168 people found this review helpful
25 of 25 episodes seen
To start, the story picks up right from R1(and by "pick up", I mean reset the whole plot), but manages to go absolutely nowhere for at least 10 episodes. The titular "rebellion" is cast aside into the domain of minor sub plots, like Ougi's relationship with that brown woman in the first season. Instead we get the genius Lelouch running around in meaningless fanservice episodes and battling characters with sorcerer's eyes. Remember how in season 1, the story revolved around interesting characters in a semi-realistic war in an alternate timeline of Earth? Ha. That much time into this season and the most important and game-changing thing you'll see is a C.C. upskirt. Then halfway through it meanders around some outlandish garbage in a plot entirely about two characters that for all intents and purposes died in the first season. Hell, the middle section of the show is so tacked on and meaningless I honestly can't comprehend why it was ever there to begin with. Finally, for the last half of the series the story turns at a 90 degree angle by the end of each and every episode. Lots of completely pointless and boring battles happen near the end, but it doesn't matter since the circumstances don't make much sense, no sane viewer has any emotion invested in the characters fighting, and the battle tactics that were once the high point of the series are now something you'd find Zapp Brannigan doing. This amazing torrent of plot holes, bad pacing and meaningless events reaches its climax in a contrived copout that probably wouldn't have even been that bad if the rest of the story were consistent. Or tolerable. Or comprehensible.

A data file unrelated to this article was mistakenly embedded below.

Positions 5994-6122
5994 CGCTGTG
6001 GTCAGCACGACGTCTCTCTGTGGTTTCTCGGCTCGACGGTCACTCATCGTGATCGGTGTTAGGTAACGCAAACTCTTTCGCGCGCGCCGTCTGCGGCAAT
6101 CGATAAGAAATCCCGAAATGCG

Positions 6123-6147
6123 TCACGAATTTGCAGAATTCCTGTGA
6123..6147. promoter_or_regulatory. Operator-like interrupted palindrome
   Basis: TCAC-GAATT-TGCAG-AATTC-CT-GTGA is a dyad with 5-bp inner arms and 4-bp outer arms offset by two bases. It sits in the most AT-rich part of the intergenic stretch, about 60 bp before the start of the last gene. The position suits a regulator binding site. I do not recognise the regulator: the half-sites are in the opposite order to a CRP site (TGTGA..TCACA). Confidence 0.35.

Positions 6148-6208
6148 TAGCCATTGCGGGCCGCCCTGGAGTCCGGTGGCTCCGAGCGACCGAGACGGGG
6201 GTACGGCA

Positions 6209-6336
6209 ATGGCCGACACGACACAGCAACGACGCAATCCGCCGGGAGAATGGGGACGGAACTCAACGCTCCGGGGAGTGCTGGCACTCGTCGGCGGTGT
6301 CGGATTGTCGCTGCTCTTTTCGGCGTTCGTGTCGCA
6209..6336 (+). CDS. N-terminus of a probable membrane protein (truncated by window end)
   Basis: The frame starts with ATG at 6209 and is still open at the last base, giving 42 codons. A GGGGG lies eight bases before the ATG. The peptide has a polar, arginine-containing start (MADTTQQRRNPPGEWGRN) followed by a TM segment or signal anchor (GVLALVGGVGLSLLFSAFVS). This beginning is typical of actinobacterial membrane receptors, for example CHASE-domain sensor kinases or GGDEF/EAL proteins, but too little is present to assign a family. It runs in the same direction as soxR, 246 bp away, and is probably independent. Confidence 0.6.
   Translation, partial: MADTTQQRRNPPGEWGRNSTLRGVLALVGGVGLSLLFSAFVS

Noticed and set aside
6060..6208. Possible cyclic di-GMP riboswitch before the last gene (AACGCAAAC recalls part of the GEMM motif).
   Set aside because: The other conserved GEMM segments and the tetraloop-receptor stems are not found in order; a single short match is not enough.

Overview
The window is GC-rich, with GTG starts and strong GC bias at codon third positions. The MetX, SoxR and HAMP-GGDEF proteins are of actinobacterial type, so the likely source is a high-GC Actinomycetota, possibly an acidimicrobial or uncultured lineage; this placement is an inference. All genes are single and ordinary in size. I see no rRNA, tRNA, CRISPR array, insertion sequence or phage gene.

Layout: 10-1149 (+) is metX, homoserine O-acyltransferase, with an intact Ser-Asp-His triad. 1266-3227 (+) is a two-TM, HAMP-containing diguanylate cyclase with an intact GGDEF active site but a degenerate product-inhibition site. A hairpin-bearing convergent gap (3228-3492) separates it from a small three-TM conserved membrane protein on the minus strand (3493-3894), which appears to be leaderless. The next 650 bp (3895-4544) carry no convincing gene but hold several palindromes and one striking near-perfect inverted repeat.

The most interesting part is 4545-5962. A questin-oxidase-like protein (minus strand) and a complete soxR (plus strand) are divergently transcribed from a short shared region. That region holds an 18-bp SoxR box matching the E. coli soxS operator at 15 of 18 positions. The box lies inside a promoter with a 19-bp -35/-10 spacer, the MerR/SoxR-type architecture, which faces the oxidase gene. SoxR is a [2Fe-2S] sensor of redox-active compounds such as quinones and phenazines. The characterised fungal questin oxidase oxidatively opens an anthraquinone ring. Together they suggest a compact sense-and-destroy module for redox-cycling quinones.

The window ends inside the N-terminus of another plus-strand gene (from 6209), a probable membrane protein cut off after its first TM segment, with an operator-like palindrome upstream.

Another horrific aspect of the series is its characters. Actually, this is probably the worst part of the whole thing. The entire cast of CGR2, save for roughly four characters, is so badly written that the people on the screen can't even stick to the single sentence that defines their whole persona. Or their character is moronic. Or their main purpose is to pander to a certain sect of otaku. Or they're just boring. Or they serve no established purpose in the series at all. If someone can comment on my profile and explain why Gino, Xing Ke and Jeremiah were in this show(Crispin Freeman shouting LOYALTY is not a valid excuse for Jeremiah. Even Crispin himself doesn't know why that guy exists or is popular), that would be dandy.
Oh yeah, and no one dies in this show except for the obvious. Everyone else, be they exploded or hurled off a cliff, inexplicably lives for no reason other than to annoy the viewer.
But let's discuss the good characters in this show: Lelouch, Suzaku, Rolo. Yes, that's correct. Out of CGR2's enormous cast of about 40 recurring characters, only three are anywhere near being decent. You'd think C.C. would be on this brief listing, but she doesn't exist for half of the series and as soon as she shows up her character is completely rewritten after her only story-relevant sequence.
Code Geass R2 is Lelouch's story, first and foremost. He is the only consistent part that holds all of this garbage together. That might've been intentional, but I'm not entirely buying it. Even so, Lelouch's character is boring, his motivations change constantly and all of his "intelligence" from the first season has been relegated into performing "miracles"(cheap/contrived/ridiculous plot twists) and sending in waves of dudes to clog the enemies' cannons. His master plan and endgame strategy seemed genius enough to thousands of idiots across the internet to give him incredible praise, but it really was just as much of a joke as the rest of his iceberg summoning and floor collapsing antics. Think Watchmen, if it were written by a 12 year old.